Friday, September 4, 2009

Bric FMs demand IMF quota shift to emerging economies

S Kalyana Ramanathan / London September 05, 2009

Photo caption:
Indian finance minister Pranab Mukherjee, Brazil's Guido Mantega, China's Xie Xuren and Russia's Alexey Kudrin committed more financial support for IMF and World Bank but also reiterated the group's demand for higher quota (and voting powers) in these two international financial institutions. (Photo by: S Kalyana Ramanathan)

Hours ahead of the G-20 finance ministers’ meet in London tomorrow, the representatives of the Bric nations (Brazil, Russia, India and China) today said they were willing to commit a total of $80 billion to the International Monetary Fund and the World Bank, but also demanded a substantial shift of quotas and shares in favour of emerging markets — 7 per cent in IMF and 6 per cent in World Bank — by doubling from the current levels.

“For IMF and World Bank Group, the main governance problem, which severely undermines their legitimacy, is the unfair distribution of quotas, shares and voting power. Priority should be given to a substantial shift of quotas and shares in favour of emerging market and developing countries,” the Bric nations said in a communique issued here today.

After the April 2009 meeting of leaders of G-20 nations, the finance ministers of these countries will meet here tomorrow to take stock of the world economic situation and agree on the future course of action to maintain the momentum of exit from a two-year global recession. The meeting will culminate in the G-20 Nations’ leaders meet in Pittsburgh, United States on September 24 and 25.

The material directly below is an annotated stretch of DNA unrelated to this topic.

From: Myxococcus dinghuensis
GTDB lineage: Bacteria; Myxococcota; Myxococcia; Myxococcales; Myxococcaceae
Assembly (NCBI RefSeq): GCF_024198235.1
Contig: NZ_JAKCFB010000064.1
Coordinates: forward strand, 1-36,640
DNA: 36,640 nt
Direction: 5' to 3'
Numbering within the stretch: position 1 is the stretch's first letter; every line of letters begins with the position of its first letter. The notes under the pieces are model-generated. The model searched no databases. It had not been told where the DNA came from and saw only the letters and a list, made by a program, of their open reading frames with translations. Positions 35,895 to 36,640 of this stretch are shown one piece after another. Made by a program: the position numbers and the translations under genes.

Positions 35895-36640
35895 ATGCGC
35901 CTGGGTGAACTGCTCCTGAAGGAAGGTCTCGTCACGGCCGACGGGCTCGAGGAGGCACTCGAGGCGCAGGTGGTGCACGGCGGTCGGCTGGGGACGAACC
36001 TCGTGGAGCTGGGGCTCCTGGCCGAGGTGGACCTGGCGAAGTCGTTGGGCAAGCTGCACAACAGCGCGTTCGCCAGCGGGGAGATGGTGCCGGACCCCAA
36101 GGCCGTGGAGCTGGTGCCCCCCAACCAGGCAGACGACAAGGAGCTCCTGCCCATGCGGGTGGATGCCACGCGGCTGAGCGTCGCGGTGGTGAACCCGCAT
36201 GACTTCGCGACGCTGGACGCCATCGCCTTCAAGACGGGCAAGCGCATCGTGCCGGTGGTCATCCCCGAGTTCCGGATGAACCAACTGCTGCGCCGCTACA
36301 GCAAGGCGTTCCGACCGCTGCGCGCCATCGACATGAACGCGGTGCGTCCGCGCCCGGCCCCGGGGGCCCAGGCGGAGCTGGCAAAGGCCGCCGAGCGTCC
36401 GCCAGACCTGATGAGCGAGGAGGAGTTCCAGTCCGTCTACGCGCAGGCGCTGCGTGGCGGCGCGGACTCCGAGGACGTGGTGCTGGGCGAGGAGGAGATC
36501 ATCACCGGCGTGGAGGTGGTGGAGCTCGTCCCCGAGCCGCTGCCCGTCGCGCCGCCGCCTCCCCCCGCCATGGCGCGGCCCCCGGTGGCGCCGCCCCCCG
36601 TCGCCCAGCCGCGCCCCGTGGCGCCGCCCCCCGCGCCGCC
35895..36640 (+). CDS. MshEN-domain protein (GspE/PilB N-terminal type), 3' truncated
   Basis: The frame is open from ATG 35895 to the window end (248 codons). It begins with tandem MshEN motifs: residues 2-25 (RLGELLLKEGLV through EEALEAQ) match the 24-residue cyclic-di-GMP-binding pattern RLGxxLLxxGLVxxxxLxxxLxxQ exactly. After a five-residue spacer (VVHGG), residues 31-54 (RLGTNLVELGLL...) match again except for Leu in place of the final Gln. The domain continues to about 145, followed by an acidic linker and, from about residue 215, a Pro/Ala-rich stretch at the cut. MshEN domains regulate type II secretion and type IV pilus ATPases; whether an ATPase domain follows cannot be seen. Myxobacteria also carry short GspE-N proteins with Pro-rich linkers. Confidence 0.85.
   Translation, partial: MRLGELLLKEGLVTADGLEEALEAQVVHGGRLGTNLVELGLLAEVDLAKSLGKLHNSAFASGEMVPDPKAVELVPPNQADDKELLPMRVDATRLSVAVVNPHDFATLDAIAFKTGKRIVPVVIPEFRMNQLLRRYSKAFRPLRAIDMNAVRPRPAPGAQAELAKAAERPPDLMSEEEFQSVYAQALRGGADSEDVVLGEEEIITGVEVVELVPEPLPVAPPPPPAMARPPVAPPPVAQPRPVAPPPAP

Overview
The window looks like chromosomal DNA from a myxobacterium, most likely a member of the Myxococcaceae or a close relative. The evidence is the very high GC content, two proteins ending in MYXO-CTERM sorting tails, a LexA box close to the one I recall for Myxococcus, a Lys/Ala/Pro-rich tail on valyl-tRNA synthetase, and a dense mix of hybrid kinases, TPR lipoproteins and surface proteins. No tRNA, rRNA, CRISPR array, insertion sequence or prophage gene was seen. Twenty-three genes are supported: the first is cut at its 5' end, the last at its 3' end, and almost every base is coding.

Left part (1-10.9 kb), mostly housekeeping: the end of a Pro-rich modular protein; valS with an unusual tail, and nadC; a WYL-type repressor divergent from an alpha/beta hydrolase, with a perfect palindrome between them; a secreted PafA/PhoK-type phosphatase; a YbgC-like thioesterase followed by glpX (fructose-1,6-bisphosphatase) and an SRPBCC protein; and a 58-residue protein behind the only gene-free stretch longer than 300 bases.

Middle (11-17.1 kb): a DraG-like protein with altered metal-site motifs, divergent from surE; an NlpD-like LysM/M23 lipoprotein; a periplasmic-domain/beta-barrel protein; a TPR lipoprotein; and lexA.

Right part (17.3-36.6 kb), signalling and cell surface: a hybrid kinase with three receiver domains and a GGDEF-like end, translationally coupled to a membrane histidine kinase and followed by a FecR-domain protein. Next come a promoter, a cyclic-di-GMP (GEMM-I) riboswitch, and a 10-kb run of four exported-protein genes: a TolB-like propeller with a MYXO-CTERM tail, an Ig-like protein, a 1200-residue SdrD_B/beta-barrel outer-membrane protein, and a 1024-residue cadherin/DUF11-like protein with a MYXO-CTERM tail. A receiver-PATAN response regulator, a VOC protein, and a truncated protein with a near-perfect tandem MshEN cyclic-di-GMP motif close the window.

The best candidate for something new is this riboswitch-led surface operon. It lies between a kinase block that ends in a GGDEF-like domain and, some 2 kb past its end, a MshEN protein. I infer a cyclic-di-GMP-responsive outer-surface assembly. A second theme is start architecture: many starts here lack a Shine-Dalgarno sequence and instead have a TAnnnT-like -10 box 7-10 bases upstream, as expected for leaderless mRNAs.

The Bric finance ministers also agreed that the the world has overcome its most serious economic crisis since the 1930 Great Depression and many of the G-20 members are on the way to a complete recovery.

Of the $80 billion of funding committed by these four countries to IMF and World Bank, India will contribute $10 billion, said its finance minister, Pranab Mukherjee. China, with a commitment to pump in $50 billion to IMF and World Bank, will the largest contributor from this group.

Meanwhile, Mukherjee said he was hopeful of 6-7 per cent growth in 2009 and 2010. He said India would continue its domestic fiscal support of 3-4 per cent of GDP through 2008-09 and 2009-10.

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